I heard a lot of buzz about this book on social media, so I finally picked up a copy from McNally Robinson. Wow. It hooked me from the very first page (who can resist when “blood” is the first word?) right until the end. This book takes place in a time when children rarely read for pleasure. Alternative reality goggles are the most common form of entertainment, created by The Pribbles, who are famous inventors. Oliver is one of the few exceptions who still loves books, but he also has a secret h I heard a lot of buzz about this book on social media, so I finally picked up a copy from McNally Robinson. Wow. It hooked me from the very first page (who can resist when “blood” is the first word?) right until the end. This book takes place in a time when children rarely read for pleasure. Alternative reality goggles are the most common form of entertainment, created by The Pribbles, who are famous inventors. Oliver is one of the few exceptions who still loves books, but he also has a secret he’s hiding – he steals them from his local library. When The Pribbles discover Oliver was the last person to check out The Timekeeper’s Children, a title they desperately need for their extensive book collection, they are willing to go to extreme lengths to get it from Oliver by extracting it from his mind using a new invention called CORTEXIA. Oliver and The Pribbles are thrown into the story, but Oliver goes off course and changes the story’s trajectory while The Pribbles chase him through it. Oliver makes friends (and enemies) of the characters, encounters deadly beasts, has to help find items to build a device to turn back time before the evil Sigil tries to wipe out children altogether. I loved the humour in this story and that I never knew what would happen next. It was richly detailed, imaginative, and moved at a quick pace. It’s definitely on my list of favorite fantasy reads for the first half of 2021, and I predict this book will appeal to many of my fantasy-loving patrons. Recommended: Gr. 5-7 (5 stars)

  4. 5 out of 5

    Jessie

    This is a book that makes you lean over to the person next to you and exclaim, "You have to see this!" It would make a great read aloud with 4th-6th graders! Can you tell that I'm a teacher? This is a book that makes you lean over to the person next to you and exclaim, "You have to see this!" It would make a great read aloud with 4th-6th graders! Can you tell that I'm a teacher?

  5. 4 out of 5

    Ben Gartner

    A funny, laugh out loud, cheeky adventure novel kids and adults will love. It's an exciting page-turner reminiscent of The Phantom Tollbooth. Or sorta like Alice in Wonderland, but with more blood. The cliffhangers at nearly every chapter are brutal! Hard to put down. The video game aspect and the story-within-a-story reminded me of aspects of Ready Player One and the Neverending Story. The author at times inserts himself in a self-deprecating way that is irreverently amusing and endearing. There A funny, laugh out loud, cheeky adventure novel kids and adults will love. It's an exciting page-turner reminiscent of The Phantom Tollbooth. Or sorta like Alice in Wonderland, but with more blood. The cliffhangers at nearly every chapter are brutal! Hard to put down. The video game aspect and the story-within-a-story reminded me of aspects of Ready Player One and the Neverending Story. The author at times inserts himself in a self-deprecating way that is irreverently amusing and endearing. There's also some mind-bending, Inception-style concepts toward the end, but I won't spoil them. Definitely provided good fodder for imaginative discussion with my 13-year-old! This Roald Dahl-esque action thriller earned five stars from both myself and my son and we'll be sure to recommend it to anyone looking for a good time. Great as a read-aloud. Thank you to the author for an advance review copy. This is my honest review.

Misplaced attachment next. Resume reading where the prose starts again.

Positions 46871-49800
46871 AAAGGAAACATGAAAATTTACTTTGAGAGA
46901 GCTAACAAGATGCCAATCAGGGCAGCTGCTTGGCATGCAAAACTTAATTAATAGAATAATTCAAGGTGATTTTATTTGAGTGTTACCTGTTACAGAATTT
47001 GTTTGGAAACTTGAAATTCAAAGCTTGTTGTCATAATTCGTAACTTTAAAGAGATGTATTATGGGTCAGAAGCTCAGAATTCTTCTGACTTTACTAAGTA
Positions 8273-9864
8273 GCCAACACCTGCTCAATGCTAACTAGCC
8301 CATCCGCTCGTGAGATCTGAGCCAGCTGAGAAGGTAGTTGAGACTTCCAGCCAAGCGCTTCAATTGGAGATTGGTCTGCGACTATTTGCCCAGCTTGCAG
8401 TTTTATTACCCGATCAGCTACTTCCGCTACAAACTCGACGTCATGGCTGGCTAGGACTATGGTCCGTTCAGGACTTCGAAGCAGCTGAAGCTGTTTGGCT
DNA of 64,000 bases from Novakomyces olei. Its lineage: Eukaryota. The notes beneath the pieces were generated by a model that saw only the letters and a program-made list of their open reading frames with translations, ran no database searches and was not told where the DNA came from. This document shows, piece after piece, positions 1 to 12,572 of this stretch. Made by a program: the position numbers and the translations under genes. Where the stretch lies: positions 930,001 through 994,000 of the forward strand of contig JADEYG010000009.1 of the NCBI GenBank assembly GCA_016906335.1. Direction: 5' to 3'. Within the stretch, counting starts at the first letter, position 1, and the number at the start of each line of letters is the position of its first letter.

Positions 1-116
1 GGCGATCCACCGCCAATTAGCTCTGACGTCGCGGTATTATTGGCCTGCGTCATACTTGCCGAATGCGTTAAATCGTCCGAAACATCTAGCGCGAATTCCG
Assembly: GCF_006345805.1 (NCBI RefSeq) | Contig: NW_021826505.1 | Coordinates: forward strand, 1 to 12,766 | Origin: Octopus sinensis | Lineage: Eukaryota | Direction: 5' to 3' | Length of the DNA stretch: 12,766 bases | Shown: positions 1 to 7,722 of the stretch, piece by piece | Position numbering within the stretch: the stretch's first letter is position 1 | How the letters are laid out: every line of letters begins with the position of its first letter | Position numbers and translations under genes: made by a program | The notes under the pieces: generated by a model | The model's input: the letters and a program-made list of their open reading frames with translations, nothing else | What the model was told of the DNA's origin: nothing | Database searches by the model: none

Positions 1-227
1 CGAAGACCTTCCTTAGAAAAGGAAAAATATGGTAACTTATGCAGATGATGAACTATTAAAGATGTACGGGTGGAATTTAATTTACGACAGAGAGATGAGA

6. 4 out of 5

    nerd culture is mainstream now. [jo]

    The Thieving Collectors of Fine Children’s Books- Adam Perry 3/5 stars This is a great book! It has an engaging plot, and has a lot of twists and turns throughout the story. I really like the author’s writing style and the different techniques he uses to grow the characters and their personalities. The content is for anyone. For parents, it could be scary for kids with sensitive imaginations.

  7. 5 out of 5

    Fleur Bradley

    If you have a kid reader in your life who loves books, you must buy them The Thieving Collectors of Fine Children's Books. The language is fun, charming and whimsical (think Roald Dahl), the fantasy will sweep you away, the adventure and cliffhangers keep you turning the pages, and the story-within-a-story element of this novel is perfect for sharp readers. Highly recommend! I was sorry to finish reading this book; I look forward to Adam Perry's next novel... If you have a kid reader in your life who loves books, you must buy them The Thieving Collectors of Fine Children's Books. The language is fun, charming and whimsical (think Roald Dahl), the fantasy will sweep you away, the adventure and cliffhangers keep you turning the pages, and the story-within-a-story element of this novel is perfect for sharp readers. Highly recommend! I was sorry to finish reading this book; I look forward to Adam Perry's next novel...